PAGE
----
Russia Geopolitical Watch Team: Lauren Lemaire-Hec, Manik Tadevosian, Enzo Pavodan, Simon Bouclier, Amandine Paillette, Olga Shevchuk
06/25/2022: The Lithuanian President said that he would not make concessions to Russia on the issue of transit to Kaliningrad – Enzo Padovan –
On June 25th, Gitanas Nauseda, President of the Lithuanian Republic, announced that his country would maintain its restrictions against the transit of Russian goods to the Kaliningrad exclave. In fact, since June 18th, Vilnius has clearly prohibited the passing of freight trains coming from Russia on its territory. This measure was also completed, on June 21st, by a similar Lithuanian decision, which restricted in its waters the transport of Russian goods targeted by European sanctions. Ultimately, such measures have already directly impacted between 40 to 50% of the supply exchanges between Moscow and the Kaliningrad region. This has caused, in anticipation of possible shortages, movements of panic buying in the recent days. Nikolai Patrushev, a close advisor of Vladimir Putin, has severely condemned the decisions adopted by Lithuania, accusing them of being “moves orchestrated by the West against norms and principles of international Law”, also adding that “Russia will, of course, respond to hostile actions of this kind”.
On June 24th, despite those national decisions, Petras Auštrevičius a European Member of Parliament of Lithuanian nationality, announced that the Commission was working on a proposition tied to these issues. Indeed, said proposition could allow for Russia to supply goods, otherwise forbidden from export, towards the Kaliningrad oblast. Nonetheless, President Nauseda is openly opposed to such measures, maintaining his position according to which his country “must and will apply EU sanctions”. Therefore, no corridor should be established on Vilnius’ land, as the country is willing to use its veto right in order to prevent the proposition from becoming a reality. Against what the Russian authorities have called a blockade, it is likely that they are preparing their own counter-sanctions against Lithuania, which could be adopted in the very near future.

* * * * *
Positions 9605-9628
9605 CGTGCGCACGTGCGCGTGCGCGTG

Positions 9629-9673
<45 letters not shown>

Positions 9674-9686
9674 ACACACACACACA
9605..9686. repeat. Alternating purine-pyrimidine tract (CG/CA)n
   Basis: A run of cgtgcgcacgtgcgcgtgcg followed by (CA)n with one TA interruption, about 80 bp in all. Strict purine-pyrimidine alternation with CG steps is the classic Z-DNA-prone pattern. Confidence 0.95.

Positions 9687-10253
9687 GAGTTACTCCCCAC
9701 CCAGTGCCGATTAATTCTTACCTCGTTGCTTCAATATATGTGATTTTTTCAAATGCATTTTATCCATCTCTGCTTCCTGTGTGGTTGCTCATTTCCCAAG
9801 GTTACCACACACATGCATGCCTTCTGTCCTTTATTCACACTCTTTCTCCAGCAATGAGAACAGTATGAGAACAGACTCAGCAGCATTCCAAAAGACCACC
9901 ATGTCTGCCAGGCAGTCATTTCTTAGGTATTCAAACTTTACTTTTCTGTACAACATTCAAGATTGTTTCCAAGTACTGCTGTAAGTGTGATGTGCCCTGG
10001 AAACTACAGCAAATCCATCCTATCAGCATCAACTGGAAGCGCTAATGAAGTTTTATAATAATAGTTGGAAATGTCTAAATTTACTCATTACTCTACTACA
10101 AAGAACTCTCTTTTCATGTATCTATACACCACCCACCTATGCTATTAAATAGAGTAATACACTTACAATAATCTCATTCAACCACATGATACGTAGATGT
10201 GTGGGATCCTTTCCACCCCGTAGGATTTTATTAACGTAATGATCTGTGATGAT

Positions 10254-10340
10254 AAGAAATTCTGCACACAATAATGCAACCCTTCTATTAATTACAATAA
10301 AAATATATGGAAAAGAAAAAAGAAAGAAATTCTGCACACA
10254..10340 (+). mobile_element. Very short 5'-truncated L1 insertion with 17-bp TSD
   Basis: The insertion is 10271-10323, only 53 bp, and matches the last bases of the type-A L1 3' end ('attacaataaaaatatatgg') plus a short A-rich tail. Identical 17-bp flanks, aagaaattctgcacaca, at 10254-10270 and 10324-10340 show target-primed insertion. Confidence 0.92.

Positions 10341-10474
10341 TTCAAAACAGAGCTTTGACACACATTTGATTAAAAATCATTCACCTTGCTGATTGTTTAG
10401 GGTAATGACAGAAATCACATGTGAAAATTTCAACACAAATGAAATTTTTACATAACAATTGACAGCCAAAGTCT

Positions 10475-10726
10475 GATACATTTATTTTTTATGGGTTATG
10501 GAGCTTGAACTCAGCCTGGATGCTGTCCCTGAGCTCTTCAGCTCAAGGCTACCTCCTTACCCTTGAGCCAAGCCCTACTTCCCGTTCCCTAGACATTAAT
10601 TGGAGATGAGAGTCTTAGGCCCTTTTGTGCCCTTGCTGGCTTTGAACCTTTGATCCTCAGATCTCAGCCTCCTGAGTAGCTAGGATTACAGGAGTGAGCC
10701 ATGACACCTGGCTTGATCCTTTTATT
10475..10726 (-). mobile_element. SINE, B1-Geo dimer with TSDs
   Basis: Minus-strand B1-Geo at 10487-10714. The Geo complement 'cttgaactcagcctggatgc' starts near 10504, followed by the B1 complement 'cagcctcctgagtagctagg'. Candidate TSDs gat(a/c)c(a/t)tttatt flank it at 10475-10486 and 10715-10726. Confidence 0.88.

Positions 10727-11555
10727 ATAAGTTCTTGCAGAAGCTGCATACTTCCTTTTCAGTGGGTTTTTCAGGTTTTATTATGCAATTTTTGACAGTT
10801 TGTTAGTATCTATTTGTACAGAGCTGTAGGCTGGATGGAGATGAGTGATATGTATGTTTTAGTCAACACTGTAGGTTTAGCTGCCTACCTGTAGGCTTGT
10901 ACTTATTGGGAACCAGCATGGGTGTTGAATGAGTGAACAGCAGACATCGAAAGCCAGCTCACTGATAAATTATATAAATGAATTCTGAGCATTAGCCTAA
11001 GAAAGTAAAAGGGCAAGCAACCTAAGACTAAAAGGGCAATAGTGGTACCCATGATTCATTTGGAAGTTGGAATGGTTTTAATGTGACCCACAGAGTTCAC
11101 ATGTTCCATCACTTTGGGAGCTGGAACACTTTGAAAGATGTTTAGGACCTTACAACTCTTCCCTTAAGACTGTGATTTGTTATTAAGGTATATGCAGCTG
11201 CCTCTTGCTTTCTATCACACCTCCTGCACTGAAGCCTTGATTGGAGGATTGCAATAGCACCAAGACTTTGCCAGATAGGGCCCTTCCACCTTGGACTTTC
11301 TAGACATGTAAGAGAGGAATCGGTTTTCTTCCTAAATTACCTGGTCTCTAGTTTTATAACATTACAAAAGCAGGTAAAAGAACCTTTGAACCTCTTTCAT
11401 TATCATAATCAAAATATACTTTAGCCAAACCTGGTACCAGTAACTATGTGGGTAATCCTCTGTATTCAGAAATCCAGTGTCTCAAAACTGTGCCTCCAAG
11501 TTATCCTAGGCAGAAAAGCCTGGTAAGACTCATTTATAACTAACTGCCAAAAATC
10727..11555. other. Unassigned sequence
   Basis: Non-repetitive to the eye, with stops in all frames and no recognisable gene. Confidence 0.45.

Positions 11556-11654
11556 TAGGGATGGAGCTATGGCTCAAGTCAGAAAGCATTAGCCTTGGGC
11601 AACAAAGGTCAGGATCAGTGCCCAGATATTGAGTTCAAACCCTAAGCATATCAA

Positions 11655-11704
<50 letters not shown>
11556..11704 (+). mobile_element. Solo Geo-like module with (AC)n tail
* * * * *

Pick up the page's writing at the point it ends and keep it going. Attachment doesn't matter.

06/26/2022: G7 countries summit, member states sanction Russia by banning all gold imports from the country – Amandine Paillette –
In a summit that lasted from June 26 to June 28, the G7 countries met in the luxury hotel Schloss Elmau based in Germany. On the first day, Canada, France, Germany, Italy, Japan, the United Kingdom and the United States agreed to a ban on gold imports from Russia as part of new economic measures. Although this new decision only applies to new extractions of the metal, Joe Biden welcomed the measure on Twitter writing that “banning this major export source will deprive Russia of billions of dollars.”